Do you love him, Loretta?

“Love don’t make things nice. It ruins everything. It breaks your heart.”

Dearest Anonymous…we had a good talk last night, I think. It always feels good when you get things out on the table, because then you can work on fixing them. Step by step.

Of course, in our case, that will take quite some time.

It’s easy to fall in love with love. It makes your brain run on all cylinders. It makes your heart race in the best way. You get this stupid grin on your face for no discernible reason. And you feel at peace with your world. In my humble opinion, love is the most important driving force of the human spirit. It’s what keeps us together as a species. When channeled, it can move mountains.

Unfortunately, no matter how powerful love is, sometimes it gets misdirected. When that happens, you get what Nicolas Cage describes in the above quote from one of my favorite movies. Or you get what’s transpired between you and me over the past year.

Neither of us may have regrets, but I will still maintain that leaving me was a mistake on your part. Maybe that’s at the core of why I seem to get pulled into your gravitational field over and over. Because I don’t believe I got a fair chance to prove that I could be what you needed.

Near the beginning of Moonstruck, Olympia Dukakis asks Cher if she loves her fiancee. When Cher replies “No,” Olympia says that this is a good thing: “When you love them, they drive you crazy because they know they can.” Well…I don’t think you are quite that sadistic! But, you will lie in the bed you made.

102-moonstruck-quotes

For now, Anonymous, have a lovely summer, good luck with your new gig, and may we both find the happiness we deserve. See you on the flip side.

“Renewal”

by Amanda DeLalla

Hello.

It was good to talk again.

‘Cause every now and then,

You’ve gotta let your feelings show.

I hope to see you before long.

When I’m at the end of my rope,

The thought of you makes me strong.

I carry a piece of you with me every day.

And you have a part

Of my fragile heart.

It’ll be even better when you stay.

I’ve felt the fears of 23 years,

But they won’t come back anymore,

All because you walked through my door.

If it’s true that all roads lead to Rome,

And if it is meant to be,

I’m sure that you will come back home- to me.

tumblr_ob24n7oliw1qcp29wo10_r1_250

“What Do You See, My Dear?”

by Amanda DeLalla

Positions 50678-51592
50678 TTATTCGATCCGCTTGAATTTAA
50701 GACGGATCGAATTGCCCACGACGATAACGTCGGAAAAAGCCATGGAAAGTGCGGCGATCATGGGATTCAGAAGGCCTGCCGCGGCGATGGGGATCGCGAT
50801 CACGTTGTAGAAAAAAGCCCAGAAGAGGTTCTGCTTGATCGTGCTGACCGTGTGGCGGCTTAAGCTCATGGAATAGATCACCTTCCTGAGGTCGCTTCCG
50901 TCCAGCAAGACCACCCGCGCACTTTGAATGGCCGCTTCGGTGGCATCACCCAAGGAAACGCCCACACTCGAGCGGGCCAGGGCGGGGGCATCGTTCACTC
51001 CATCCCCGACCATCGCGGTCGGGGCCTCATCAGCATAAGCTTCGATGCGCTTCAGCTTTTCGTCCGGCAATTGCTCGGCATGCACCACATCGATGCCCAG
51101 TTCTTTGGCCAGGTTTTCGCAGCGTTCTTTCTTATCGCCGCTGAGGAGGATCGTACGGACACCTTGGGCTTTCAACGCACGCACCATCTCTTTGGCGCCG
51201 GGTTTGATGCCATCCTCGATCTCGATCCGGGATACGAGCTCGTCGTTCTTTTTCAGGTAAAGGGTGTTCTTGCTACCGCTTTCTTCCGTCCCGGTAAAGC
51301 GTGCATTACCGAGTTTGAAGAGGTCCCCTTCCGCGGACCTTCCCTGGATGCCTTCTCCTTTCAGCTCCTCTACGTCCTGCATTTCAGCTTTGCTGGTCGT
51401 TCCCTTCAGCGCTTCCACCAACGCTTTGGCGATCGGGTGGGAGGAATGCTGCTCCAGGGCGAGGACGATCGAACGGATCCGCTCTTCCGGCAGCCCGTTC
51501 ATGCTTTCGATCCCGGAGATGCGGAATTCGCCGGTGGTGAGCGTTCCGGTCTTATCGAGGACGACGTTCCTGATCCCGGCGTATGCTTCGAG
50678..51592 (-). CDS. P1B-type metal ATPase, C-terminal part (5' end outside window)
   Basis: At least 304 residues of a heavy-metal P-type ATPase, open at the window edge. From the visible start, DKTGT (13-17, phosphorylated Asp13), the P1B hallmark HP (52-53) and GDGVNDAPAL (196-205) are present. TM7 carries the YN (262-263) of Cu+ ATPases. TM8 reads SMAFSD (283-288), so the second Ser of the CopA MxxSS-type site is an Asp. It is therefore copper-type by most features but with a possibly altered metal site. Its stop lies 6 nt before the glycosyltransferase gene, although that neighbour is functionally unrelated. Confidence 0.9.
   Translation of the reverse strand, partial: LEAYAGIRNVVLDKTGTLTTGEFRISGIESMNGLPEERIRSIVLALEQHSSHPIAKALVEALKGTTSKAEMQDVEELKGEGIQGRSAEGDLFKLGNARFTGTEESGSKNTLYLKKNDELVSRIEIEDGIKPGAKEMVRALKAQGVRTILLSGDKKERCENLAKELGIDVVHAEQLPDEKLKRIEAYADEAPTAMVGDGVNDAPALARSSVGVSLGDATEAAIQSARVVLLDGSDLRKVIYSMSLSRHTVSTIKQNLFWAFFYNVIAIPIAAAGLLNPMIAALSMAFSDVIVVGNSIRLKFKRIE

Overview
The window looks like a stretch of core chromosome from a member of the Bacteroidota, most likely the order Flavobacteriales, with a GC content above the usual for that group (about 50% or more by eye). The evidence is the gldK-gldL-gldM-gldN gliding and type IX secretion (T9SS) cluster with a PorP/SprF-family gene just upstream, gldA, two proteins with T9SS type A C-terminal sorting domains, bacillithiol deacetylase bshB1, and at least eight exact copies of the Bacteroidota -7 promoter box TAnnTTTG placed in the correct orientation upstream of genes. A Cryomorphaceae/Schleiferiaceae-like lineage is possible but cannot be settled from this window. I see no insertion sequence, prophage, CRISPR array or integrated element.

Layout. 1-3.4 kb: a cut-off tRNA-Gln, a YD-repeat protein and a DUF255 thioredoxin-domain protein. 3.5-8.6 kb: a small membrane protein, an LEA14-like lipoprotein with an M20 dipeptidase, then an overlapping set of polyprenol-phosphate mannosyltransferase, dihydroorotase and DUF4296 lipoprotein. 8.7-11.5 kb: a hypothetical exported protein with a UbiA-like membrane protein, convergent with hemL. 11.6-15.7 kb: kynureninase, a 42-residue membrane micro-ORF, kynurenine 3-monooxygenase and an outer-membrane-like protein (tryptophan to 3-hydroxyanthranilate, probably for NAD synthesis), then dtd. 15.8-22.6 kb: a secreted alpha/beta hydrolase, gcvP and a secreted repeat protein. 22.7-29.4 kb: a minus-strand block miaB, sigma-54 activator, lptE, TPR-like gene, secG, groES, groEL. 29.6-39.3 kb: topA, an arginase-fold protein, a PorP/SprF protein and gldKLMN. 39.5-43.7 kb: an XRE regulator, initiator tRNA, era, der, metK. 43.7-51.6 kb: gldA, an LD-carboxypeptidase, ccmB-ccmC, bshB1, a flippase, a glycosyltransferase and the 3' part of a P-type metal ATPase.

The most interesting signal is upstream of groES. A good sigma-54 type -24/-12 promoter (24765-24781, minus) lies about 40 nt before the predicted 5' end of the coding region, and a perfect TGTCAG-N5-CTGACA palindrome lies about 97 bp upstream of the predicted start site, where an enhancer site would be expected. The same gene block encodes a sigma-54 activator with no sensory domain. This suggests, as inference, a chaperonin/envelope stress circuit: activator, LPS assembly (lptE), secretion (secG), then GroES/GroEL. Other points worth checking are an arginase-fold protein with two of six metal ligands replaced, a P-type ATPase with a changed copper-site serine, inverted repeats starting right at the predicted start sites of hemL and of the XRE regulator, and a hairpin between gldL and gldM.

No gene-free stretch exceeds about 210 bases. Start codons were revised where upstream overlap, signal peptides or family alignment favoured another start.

What do you see, my dear?

When you look into my eyes,

Am I sensing your fear?

Could you tell me lies?

What do you see, sweet boy?

Someone who you could adore?

Or perhaps you see merely a toy,

You can put aside once you’re bored?

What holds you back, my dear?

Why don’t you feel so free?

Is your reflection what you’re afraid to get near?

Or are you ashamed of me?

They say that one’s worth should come from within.

Some have trouble adhering to that.

If I tell myself I have thick skin,

My dear, why do I ask what you’re looking at?

kh1-sora-restored

I’m on SwoonReads!

So, yes, that means I am working on a novel. You can connect with me on the site here. I haven’t published anything yet, but the story is in progress. How about I share an excerpt with you right now? Lemme hear you say YEAH!

Ladies and gentlemen, I present to you…a sneak peek of “Nineteen”…

I remember meeting the famous (infamous?) Maribelle Anselmi like it was yesterday. She was a freshman at our university, and as the graduate assistant for the media department, it was up to me to aid her in planning a schedule for next semester.

She arrived in the dean’s office exactly two minutes before her appointment time, a camera bag wrapped around her shoulder, and sat unceremoniously on a leather couch. I didn’t think much at first until I looked up a second time and spotted her gazing at me from the corner of her eye. Those eyes struck me- ice blue in opposition to her cascading chestnut waves. I figured she was Italian for two reasons. One, the last name. Everyone knows that if you are Caucasian and your name ends in a vowel, you are probably Italian. Two, this town. It has the highest concentration of Italian-Americans outside of New York’s five boroughs. Chances are, if you were born here, you are Italian. Or you speak Italian. Or you wish you were Italian. Or you eat Italian food. I myself have family roots in Sicily.

Anyway- back to Maribelle.

“Hi,” I said with a smile. “Would you kindly present your student ID and check in?”

“Certainly.”

She approached the desk with her card and handed it over. Maribelle Annina Anselmi, Film Studies major, nineteen years of age. I swiped it into the computer and her course grades popped up on the screen.

“Okay, we’re all set,” I said. “You can sit back down. Dean Morales will be with you in a few minutes.”

She winked. “Thanks, Mr.…?”

“Rizzoli,” I replied, holding out an ink-stained palm. “Christophe Rizzoli- some people call me Toff.”

After we shook hands, she cocked her head slightly. “Rizzoli, huh? That name sounds familiar. I once attended an indie rock show at the civic center where the lead singer’s name was Rizzoli, but I suspect there’s no relation here.”

“Jaime Rizzoli?”

She raised her eyebrows. “Yeah!”

“He’s my older brother.”

“Oh! I knew this couldn’t be a coincidence. Well, if his guitar skills are any indication, talent must run in your family! I may have to ask you to read for my next short. Thanks!” And with that, she laughed and returned to the sofa.

Dean Morales called Maribelle in not long after. I heard her sashay into the office, a simple pair of black pumps clacking against the wooden floor. As the door shut behind them, like clockwork, another girl came in. This one was the antithesis of Miss Anselmi- porcelain skin, flame-red hair pulled into a bun, and brown eyes. She did not sit on the waiting couch but came right to the desk with her ID card.

I swiped it. Felicity Lena Contini, Dramatic Acting major.

“May I help you?” I asked.

“Not really. I was just wondering if I could speak to Dean Morales regarding my application for honors credit.”

“You’ll have to wait a bit. She’s in an advising appointment with Maribelle…” I stopped myself. Why in the world had I mentioned her name? The identity of the person in advisement was none of this girl’s business. Or so I believed.

“Maribelle?” Felicity’s interest was officially piqued- yet she didn’t pursue it any further. “Well, that’s all right. I’ll come back later.” And just as suddenly as she’d drifted in, was Felicity Contini drifting out.

I then tried to get back to work- but I guess you could say I was already spellbound.